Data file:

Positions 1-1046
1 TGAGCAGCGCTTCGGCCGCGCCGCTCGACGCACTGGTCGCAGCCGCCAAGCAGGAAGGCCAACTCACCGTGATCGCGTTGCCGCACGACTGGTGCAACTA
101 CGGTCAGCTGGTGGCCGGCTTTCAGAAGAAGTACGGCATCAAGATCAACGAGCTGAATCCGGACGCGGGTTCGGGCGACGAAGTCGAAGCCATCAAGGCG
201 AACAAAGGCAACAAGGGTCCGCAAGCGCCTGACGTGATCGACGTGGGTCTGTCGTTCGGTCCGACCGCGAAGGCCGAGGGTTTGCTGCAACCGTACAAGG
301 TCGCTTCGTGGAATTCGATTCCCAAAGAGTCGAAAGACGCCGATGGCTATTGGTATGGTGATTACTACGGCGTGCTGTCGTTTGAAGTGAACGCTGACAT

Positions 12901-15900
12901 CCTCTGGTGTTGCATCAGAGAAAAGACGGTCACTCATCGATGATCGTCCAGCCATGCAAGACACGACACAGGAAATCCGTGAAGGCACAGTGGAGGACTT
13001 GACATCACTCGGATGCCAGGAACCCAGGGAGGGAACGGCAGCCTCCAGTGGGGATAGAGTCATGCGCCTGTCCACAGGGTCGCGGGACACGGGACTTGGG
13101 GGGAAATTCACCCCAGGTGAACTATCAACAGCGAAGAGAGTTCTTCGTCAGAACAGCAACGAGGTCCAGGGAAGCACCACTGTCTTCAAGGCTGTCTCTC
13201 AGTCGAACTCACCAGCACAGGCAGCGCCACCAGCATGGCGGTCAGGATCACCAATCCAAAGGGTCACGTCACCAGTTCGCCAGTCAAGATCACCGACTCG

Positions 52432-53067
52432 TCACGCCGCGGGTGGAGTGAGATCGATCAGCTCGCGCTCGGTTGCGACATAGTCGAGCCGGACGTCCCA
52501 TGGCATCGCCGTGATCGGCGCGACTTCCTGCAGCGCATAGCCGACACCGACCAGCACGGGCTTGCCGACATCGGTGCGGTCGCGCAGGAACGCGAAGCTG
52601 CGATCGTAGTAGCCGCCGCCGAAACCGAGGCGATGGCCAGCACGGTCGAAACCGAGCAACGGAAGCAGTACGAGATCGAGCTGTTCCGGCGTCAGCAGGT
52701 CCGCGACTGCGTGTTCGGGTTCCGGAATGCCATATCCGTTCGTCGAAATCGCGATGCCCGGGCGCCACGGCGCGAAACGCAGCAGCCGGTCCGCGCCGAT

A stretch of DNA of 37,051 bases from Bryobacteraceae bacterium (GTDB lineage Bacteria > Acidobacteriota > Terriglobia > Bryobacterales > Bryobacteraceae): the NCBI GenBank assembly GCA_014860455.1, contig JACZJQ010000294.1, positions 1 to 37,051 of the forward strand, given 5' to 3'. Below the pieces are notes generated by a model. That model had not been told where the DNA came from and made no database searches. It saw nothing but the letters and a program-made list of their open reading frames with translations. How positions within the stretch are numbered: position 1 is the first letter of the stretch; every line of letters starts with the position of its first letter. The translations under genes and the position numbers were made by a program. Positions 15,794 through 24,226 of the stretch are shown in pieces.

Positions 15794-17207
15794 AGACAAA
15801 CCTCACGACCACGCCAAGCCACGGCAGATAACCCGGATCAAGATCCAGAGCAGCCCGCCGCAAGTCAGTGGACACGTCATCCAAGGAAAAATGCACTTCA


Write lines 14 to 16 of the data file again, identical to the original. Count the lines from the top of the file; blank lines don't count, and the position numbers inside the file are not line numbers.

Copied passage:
52601 CGATCGTAGTAGCCGCCGCCGAAACCGAGGCGATGGCCAGCACGGTCGAAACCGAGCAACGGAAGCAGTACGAGATCGAGCTGTTCCGGCGTCAGCAGGT
52701 CCGCGACTGCGTGTTCGGGTTCCGGAATGCCATATCCGTTCGTCGAAATCGCGATGCCCGGGCGCCACGGCGCGAAACGCAGCAGCCGGTCCGCGCCGAT

A stretch of DNA of 37,051 bases from Bryobacteraceae bacterium (GTDB lineage Bacteria > Acidobacteriota > Terriglobia > Bryobacterales > Bryobacteraceae): the NCBI GenBank assembly GCA_014860455.1, contig JACZJQ010000294.1, positions 1 to 37,051 of the forward strand, given 5' to 3'. Below the pieces are notes generated by a model. That model had not been told where the DNA came from and made no database searches. It saw nothing but the letters and a program-made list of their open reading frames with translations. How positions within the stretch are numbered: position 1 is the first letter of the stretch; every line of letters starts with the position of its first letter. The translations under genes and the position numbers were made by a program. Positions 15,794 through 24,226 of the stretch are shown in pieces.